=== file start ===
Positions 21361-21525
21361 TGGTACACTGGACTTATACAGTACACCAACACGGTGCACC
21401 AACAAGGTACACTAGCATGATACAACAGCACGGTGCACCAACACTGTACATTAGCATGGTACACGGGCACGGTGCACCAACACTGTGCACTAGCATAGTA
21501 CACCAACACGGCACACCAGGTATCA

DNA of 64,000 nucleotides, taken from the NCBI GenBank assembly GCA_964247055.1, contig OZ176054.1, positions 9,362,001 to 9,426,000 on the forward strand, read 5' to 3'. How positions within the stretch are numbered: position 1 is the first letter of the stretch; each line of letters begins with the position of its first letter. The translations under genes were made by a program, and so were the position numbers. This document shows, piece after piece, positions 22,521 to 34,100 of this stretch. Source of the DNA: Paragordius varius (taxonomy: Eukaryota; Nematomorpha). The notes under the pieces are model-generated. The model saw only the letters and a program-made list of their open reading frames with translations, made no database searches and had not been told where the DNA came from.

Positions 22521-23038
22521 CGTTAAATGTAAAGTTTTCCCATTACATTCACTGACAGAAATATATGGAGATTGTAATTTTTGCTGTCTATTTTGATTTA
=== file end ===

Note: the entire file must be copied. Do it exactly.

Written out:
Positions 21361-21525
21361 TGGTACACTGGACTTATACAGTACACCAACACGGTGCACC
21401 AACAAGGTACACTAGCATGATACAACAGCACGGTGCACCAACACTGTACATTAGCATGGTACACGGGCACGGTGCACCAACACTGTGCACTAGCATAGTA
21501 CACCAACACGGCACACCAGGTATCA

DNA of 64,000 nucleotides, taken from the NCBI GenBank assembly GCA_964247055.1, contig OZ176054.1, positions 9,362,001 to 9,426,000 on the forward strand, read 5' to 3'. How positions within the stretch are numbered: position 1 is the first letter of the stretch; each line of letters begins with the position of its first letter. The translations under genes were made by a program, and so were the position numbers. This document shows, piece after piece, positions 22,521 to 34,100 of this stretch. Source of the DNA: Paragordius varius (taxonomy: Eukaryota; Nematomorpha). The notes under the pieces are model-generated. The model saw only the letters and a program-made list of their open reading frames with translations, made no database searches and had not been told where the DNA came from.

Positions 22521-23038
22521 CGTTAAATGTAAAGTTTTCCCATTACATTCACTGACAGAAATATATGGAGATTGTAATTTTTGCTGTCTATTTTGATTTA